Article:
Atrial Fibrillation Symptoms (AFib Warning Signs)
Atrial fibrillation or AFib is a type of hear rhythm abnormality. Early warning signs and symptoms of atrial fibrillation include chest pain, palpitations, shortness of breath, and lightheadedness. Treatment for atrial fibrillation includes medical procedures, surgery, and medication.
Heart Attack vs. Stroke Symptoms, Differences, and Similarities
Heart attack usually is caused by a clot that stops blood flow supplying oxygen to an area of heart muscle, which results in heart muscle death. Stroke or "brain attack" is caused by a loss of blood supply to the brain (usually a blood clot) or by hemorrhagic stroke (bleeding within the brain), which results in brain tissue death. Both heart attack and stroke usually come on suddenly, produce similar symptoms, can be disabling, and can be fatal. The classic symptoms and warning signs of heart attack are different. Classic heart attack warning signs are chest pain or discomfort, shortness of breath, pain that radiates to the shoulders, back, arms, belly, jaw, or teeth, sweating, fainting, and nausea and vomiting. Moreover, woman having a heart attack may have additional symptoms like abdominal pain or discomfort, dizziness, clammy skin, and moderate to severe fatigue. The classic symptoms and warning signs that a person is having a stroke are confusion or loss of consciousness, sudden severe headache, speech problems, problems seeing out of one or both eyes, and numbness or weakness of only one side of the body. Moreover, a woman having a stroke may have additional warning symptom and signs like shortness of breath, disorientation, agitation, behavioral changes, weakness, nausea, vomiting, seizures, and hiccups. Recognition of stroke symptoms is vital for emergency treatment. The acronym "FAST" stands for recognition of Facial drooping, Arm weakness, Speech difficulty, and a Time for action. If you experience the symptoms heart attack or stroke (FAST) or see them develop in another person, then contact 911 immediately.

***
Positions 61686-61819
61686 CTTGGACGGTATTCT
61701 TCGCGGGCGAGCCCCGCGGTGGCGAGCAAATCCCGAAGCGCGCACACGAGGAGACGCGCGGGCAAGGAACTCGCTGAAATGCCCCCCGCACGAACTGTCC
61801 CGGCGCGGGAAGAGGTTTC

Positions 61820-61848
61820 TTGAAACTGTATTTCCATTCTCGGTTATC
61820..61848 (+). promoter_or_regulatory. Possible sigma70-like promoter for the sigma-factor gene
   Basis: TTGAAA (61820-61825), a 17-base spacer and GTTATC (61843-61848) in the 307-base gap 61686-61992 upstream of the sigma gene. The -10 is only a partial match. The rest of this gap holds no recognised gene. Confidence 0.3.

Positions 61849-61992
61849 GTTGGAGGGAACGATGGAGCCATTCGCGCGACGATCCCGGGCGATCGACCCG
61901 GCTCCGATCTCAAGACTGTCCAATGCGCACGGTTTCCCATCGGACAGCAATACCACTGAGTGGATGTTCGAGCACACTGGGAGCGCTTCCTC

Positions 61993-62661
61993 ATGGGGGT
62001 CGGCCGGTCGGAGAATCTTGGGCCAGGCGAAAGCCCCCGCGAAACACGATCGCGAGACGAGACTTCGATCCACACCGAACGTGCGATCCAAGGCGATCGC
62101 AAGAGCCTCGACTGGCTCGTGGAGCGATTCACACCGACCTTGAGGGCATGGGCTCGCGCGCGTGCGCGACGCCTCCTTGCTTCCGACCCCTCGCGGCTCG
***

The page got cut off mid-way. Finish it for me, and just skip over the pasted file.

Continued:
Heart Disease in Women
Heart disease in women has somewhat different symptoms, risk factors, and treatment compared to heart disease in men. Many women and health professionals are not aware of the risk factors for heart disease in women and may delay diagnosis and treatment. Lifestyle factors such as diet, exercise, tobacco use, overweight/obesity, stress, alcohol consumption, and depression influence heart disease risk in women. High blood pressure, high cholesterol, and diabetes also increase women's risk of heart disease. Electrocardiogram (EKG or ECG), stress-ECG, endothelial testing, ankle-brachial index (ABI), echocardiogram, nuclear imaging, electron beam CT, and lab tests to assess blood lipids and biomarkers of inflammation are used to diagnose heart disease. Early diagnosis and treatment of heart disease in women saves lives. Heart disease can be prevented and reversed with lifestyle changes.
Heart Attacks in Women
Heart disease, particularly coronary artery disease is the leading cause of heart attacks. Women are more likely to die from a heart attack than men. High cholesterol, high blood pressure, obesity, and high triglycerides are contributors to heart disease. Some of the common symptoms of a heart attack in women include chest pain, shortness of breath, nausea, feeling faint or woozy, and more. Heart disease can be prevented by lifestyle changes and controlling high blood pressure, cholesterol, weight, and diseases such as diabetes.
What are the Most Common Causes of Atrial Fibrillation?